LONDON: Idiocracy — a government formed of people considered ignorant or idiotic — is among 1,400 new words, senses, and phrases added in the latest update of the Oxford English Dictionary.
The dictionary records over 100 words derived ultimately from the Greek suffix -cracy, meaning ‘power’ or ‘rule’.
The new addition idiocracy, refers to a society consisting of or governed by people characterized as idiots, or a government formed of people considered stupid, ignorant, or idiotic.
Words like democracy and aristocracy originated in ancient Greek, but by the 18th century, -ocracy was being added to English words, as in statocracy and mobocracy.
In the 19th century, the trickle of such formations became a flood, with many of the new words being terms of ridicule, a tradition to which idiocracy belongs; the earlier terms foolocracy (1832) and idiotocracy (used by Ambrose Bierce in 1909) express a similar concept.
Idiocracy itself is first attested in 1967, but it owes its current prominence to the title of the satirical 2006 film Idiocracy, which depicts a dystopian future in which the human race has become extremely ignorant, stupid, and anti-intellectual.
The quaterly update also added the term ‘trapo’. In Philippine English, trapo which describes a politician perceived as belonging to a conventional and corrupt ruling class.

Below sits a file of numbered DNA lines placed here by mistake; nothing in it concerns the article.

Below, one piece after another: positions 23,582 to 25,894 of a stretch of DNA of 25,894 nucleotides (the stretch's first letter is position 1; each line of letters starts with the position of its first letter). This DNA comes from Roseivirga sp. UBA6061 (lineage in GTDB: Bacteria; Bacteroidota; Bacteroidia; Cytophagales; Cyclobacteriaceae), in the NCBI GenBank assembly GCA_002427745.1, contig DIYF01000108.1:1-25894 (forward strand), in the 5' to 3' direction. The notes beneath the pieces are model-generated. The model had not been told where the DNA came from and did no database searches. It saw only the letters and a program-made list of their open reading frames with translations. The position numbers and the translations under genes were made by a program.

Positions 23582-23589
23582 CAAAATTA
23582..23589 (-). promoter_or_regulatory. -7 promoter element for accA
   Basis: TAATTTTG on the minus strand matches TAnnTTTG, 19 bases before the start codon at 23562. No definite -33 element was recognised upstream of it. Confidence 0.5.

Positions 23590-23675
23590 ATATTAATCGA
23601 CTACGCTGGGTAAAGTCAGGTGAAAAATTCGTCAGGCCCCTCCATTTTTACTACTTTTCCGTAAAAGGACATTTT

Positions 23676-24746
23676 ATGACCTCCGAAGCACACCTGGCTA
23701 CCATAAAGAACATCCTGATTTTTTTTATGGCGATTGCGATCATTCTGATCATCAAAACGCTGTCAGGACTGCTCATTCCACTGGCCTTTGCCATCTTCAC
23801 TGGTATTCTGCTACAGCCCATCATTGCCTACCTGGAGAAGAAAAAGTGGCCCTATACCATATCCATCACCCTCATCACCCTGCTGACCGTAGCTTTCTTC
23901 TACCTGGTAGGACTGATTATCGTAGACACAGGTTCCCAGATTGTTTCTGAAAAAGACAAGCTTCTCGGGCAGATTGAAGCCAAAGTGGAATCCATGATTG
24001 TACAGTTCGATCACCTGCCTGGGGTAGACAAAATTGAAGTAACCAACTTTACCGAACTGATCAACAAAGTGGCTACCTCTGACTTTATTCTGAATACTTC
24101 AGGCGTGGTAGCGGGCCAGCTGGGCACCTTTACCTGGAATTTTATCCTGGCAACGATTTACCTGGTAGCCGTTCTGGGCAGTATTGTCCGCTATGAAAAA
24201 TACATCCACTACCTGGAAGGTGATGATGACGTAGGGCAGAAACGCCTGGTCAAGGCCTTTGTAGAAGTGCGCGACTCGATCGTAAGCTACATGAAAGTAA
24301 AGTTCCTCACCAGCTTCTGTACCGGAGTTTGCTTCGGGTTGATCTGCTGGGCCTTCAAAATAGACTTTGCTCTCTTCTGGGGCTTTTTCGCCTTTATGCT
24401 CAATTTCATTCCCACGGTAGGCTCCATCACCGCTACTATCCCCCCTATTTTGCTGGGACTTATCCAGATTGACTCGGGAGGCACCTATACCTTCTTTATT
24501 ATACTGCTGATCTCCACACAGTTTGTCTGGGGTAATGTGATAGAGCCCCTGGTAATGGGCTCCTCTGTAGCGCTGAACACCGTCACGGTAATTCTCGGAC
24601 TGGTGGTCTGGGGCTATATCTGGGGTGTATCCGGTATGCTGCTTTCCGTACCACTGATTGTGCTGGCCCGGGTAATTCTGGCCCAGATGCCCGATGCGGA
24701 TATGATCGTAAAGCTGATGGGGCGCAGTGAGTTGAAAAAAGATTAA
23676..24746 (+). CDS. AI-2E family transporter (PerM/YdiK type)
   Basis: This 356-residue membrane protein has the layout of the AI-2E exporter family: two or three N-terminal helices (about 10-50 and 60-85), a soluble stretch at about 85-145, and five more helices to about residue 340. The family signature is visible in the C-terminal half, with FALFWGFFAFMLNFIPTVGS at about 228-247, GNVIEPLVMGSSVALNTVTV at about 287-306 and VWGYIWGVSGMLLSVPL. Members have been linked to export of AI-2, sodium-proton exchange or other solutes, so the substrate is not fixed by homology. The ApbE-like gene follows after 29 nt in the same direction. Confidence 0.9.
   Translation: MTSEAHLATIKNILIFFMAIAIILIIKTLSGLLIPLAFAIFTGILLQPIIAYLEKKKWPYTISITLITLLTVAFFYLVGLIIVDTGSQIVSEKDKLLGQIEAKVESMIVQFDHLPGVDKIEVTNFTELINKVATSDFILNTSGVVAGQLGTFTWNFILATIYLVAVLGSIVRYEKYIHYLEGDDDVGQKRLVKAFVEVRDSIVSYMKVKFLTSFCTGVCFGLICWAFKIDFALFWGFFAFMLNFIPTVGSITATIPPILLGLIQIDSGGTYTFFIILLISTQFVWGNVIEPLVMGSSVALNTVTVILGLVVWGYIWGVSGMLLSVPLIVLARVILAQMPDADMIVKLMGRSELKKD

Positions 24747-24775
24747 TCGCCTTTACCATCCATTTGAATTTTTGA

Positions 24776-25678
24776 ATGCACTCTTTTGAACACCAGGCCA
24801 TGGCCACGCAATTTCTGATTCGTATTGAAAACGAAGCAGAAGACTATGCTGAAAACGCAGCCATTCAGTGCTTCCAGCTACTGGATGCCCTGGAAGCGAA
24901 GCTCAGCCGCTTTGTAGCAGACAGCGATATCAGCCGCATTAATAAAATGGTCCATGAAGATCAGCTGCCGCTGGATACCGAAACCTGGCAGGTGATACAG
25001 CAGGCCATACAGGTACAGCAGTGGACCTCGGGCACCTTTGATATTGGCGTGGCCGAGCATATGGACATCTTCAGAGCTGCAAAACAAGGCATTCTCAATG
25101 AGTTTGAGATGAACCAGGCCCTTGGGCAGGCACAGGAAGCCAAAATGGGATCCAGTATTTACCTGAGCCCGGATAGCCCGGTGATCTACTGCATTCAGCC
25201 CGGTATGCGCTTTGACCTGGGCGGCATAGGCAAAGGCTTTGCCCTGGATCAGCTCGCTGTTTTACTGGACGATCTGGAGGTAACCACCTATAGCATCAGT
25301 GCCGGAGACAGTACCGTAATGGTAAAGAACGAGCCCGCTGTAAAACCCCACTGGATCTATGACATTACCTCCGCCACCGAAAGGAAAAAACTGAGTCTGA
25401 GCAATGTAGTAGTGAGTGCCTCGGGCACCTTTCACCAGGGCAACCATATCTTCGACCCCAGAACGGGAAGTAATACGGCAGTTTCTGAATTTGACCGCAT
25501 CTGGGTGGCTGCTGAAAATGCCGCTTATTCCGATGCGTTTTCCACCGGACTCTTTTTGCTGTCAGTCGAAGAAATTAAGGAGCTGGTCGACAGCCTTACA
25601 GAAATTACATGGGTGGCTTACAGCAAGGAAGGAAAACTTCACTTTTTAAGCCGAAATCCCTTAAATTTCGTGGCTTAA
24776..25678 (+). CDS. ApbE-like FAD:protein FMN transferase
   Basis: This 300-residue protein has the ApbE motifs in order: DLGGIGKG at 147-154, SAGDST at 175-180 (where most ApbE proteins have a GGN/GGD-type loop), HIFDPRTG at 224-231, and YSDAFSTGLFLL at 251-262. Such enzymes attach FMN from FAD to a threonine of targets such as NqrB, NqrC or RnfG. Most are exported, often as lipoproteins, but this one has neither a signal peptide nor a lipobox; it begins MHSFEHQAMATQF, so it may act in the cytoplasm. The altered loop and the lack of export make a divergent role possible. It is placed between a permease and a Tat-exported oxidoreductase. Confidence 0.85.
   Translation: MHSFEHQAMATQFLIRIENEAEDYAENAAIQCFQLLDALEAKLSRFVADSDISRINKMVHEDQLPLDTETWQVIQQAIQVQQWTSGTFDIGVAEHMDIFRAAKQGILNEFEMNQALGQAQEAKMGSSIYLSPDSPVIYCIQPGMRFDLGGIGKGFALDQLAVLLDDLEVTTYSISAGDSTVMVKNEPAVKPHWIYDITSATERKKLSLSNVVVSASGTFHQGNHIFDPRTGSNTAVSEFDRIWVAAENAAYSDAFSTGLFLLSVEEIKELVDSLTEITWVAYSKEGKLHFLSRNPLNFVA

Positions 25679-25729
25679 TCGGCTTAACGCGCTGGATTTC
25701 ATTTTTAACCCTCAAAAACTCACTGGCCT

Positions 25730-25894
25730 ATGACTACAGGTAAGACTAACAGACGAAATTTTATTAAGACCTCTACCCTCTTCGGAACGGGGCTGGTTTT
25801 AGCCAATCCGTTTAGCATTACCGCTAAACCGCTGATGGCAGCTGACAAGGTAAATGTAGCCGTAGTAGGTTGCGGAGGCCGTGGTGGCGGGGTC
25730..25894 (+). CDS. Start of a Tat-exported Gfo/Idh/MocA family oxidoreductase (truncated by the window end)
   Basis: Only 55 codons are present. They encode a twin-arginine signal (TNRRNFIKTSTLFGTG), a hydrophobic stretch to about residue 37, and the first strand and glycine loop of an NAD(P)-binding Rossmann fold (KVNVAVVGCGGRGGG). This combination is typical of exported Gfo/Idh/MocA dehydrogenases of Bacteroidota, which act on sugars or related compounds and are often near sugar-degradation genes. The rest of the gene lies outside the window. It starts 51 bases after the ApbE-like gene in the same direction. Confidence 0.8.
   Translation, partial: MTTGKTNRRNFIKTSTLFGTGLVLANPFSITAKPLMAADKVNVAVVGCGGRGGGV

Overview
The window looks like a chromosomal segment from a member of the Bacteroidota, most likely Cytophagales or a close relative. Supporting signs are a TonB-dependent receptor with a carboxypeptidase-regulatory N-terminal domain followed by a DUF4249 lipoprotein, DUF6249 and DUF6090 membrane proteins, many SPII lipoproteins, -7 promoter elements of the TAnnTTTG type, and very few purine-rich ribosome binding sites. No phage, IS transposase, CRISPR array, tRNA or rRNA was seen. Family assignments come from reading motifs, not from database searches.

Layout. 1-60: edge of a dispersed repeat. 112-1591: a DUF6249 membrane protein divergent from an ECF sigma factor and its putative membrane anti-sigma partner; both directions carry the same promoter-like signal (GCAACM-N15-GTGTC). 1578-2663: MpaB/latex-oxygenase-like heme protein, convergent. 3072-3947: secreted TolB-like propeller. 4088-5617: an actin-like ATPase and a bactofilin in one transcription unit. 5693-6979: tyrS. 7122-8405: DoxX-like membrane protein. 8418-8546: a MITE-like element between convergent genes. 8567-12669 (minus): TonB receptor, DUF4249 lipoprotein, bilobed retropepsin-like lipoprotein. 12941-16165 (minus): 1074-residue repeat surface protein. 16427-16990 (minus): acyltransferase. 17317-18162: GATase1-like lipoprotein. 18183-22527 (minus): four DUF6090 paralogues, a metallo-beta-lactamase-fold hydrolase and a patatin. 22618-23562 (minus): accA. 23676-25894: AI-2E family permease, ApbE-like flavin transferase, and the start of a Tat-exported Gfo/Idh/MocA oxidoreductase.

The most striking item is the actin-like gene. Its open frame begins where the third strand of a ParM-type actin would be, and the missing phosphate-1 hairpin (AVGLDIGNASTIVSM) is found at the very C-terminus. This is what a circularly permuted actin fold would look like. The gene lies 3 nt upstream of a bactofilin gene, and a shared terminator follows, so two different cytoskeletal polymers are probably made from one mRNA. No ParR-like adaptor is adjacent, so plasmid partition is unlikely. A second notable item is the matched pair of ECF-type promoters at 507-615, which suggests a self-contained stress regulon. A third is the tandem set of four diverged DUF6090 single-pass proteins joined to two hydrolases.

Trapo’s is an abbreviation of the English phrase ‘traditional politician’, but with punning allusion to the Tagalog word trapo (‘rag’), which in turn is borrowed from Spanish.
Another new item from Philippine English is the adjective bongga, borrowed from Tagalog, which means extravagant, flamboyant, impressive, stylish, or excellent.
The Oxford English Dictionary undergoes revision four times every year. Apart from new words and phrases, new senses are added to existing words.
Some new entries are in fact extremely old, that were not identified in previous editions.
This update sees the addition of bedunged — that has been soiled with or covered in dung — which is first recorded from the early 15th century.
It persists in modern use, but is now considered archaic or used self-consciously for stylistic effect, as in a newspaper article from 2000 that referred scornfully to ‘the Young British Artists with their bedunged Madonna and mutilated mannequins.’